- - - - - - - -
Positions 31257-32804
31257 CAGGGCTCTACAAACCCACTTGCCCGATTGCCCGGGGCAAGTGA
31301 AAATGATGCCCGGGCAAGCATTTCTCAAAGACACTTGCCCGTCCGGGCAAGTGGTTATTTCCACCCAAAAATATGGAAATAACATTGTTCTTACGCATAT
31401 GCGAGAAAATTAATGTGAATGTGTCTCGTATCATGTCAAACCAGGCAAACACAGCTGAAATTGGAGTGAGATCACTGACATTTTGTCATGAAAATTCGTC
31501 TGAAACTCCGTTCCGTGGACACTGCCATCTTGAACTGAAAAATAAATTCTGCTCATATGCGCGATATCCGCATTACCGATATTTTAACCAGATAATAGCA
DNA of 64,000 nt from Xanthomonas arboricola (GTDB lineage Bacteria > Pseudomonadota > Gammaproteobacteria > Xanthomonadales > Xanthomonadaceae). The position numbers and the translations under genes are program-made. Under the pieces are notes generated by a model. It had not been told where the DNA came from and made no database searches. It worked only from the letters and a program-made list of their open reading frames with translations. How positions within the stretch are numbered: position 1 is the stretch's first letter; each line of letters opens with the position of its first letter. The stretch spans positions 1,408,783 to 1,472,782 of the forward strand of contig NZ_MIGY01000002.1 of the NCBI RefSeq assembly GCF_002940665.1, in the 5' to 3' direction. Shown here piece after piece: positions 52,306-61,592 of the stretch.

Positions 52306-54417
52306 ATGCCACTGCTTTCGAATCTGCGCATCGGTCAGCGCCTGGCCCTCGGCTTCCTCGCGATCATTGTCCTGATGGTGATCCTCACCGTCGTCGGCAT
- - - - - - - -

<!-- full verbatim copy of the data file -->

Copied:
Positions 31257-32804
31257 CAGGGCTCTACAAACCCACTTGCCCGATTGCCCGGGGCAAGTGA
31301 AAATGATGCCCGGGCAAGCATTTCTCAAAGACACTTGCCCGTCCGGGCAAGTGGTTATTTCCACCCAAAAATATGGAAATAACATTGTTCTTACGCATAT
31401 GCGAGAAAATTAATGTGAATGTGTCTCGTATCATGTCAAACCAGGCAAACACAGCTGAAATTGGAGTGAGATCACTGACATTTTGTCATGAAAATTCGTC
31501 TGAAACTCCGTTCCGTGGACACTGCCATCTTGAACTGAAAAATAAATTCTGCTCATATGCGCGATATCCGCATTACCGATATTTTAACCAGATAATAGCA
DNA of 64,000 nt from Xanthomonas arboricola (GTDB lineage Bacteria > Pseudomonadota > Gammaproteobacteria > Xanthomonadales > Xanthomonadaceae). The position numbers and the translations under genes are program-made. Under the pieces are notes generated by a model. It had not been told where the DNA came from and made no database searches. It worked only from the letters and a program-made list of their open reading frames with translations. How positions within the stretch are numbered: position 1 is the stretch's first letter; each line of letters opens with the position of its first letter. The stretch spans positions 1,408,783 to 1,472,782 of the forward strand of contig NZ_MIGY01000002.1 of the NCBI RefSeq assembly GCF_002940665.1, in the 5' to 3' direction. Shown here piece after piece: positions 52,306-61,592 of the stretch.

Positions 52306-54417
52306 ATGCCACTGCTTTCGAATCTGCGCATCGGTCAGCGCCTGGCCCTCGGCTTCCTCGCGATCATTGTCCTGATGGTGATCCTCACCGTCGTCGGCAT